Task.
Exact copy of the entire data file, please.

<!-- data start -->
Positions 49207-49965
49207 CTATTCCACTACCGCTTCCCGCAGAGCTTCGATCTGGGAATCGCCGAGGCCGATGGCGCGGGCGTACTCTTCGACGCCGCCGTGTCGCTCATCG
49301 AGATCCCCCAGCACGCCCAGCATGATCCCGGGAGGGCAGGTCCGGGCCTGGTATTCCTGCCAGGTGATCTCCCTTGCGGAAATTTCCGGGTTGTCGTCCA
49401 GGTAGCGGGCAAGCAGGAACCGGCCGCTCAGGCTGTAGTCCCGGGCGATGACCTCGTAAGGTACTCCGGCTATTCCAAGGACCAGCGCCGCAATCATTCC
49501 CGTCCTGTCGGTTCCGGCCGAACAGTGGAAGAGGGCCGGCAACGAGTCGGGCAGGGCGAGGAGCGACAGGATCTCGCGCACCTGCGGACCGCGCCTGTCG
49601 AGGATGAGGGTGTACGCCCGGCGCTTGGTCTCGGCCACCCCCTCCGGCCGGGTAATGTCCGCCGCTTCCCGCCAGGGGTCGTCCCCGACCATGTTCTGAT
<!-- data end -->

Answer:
Positions 49207-49965
49207 CTATTCCACTACCGCTTCCCGCAGAGCTTCGATCTGGGAATCGCCGAGGCCGATGGCGCGGGCGTACTCTTCGACGCCGCCGTGTCGCTCATCG
49301 AGATCCCCCAGCACGCCCAGCATGATCCCGGGAGGGCAGGTCCGGGCCTGGTATTCCTGCCAGGTGATCTCCCTTGCGGAAATTTCCGGGTTGTCGTCCA
49401 GGTAGCGGGCAAGCAGGAACCGGCCGCTCAGGCTGTAGTCCCGGGCGATGACCTCGTAAGGTACTCCGGCTATTCCAAGGACCAGCGCCGCAATCATTCC
49501 CGTCCTGTCGGTTCCGGCCGAACAGTGGAAGAGGGCCGGCAACGAGTCGGGCAGGGCGAGGAGCGACAGGATCTCGCGCACCTGCGGACCGCGCCTGTCG
49601 AGGATGAGGGTGTACGCCCGGCGCTTGGTCTCGGCCACCCCCTCCGGCCGGGTAATGTCCGCCGCTTCCCGCCAGGGGTCGTCCCCGACCATGTTCTGAT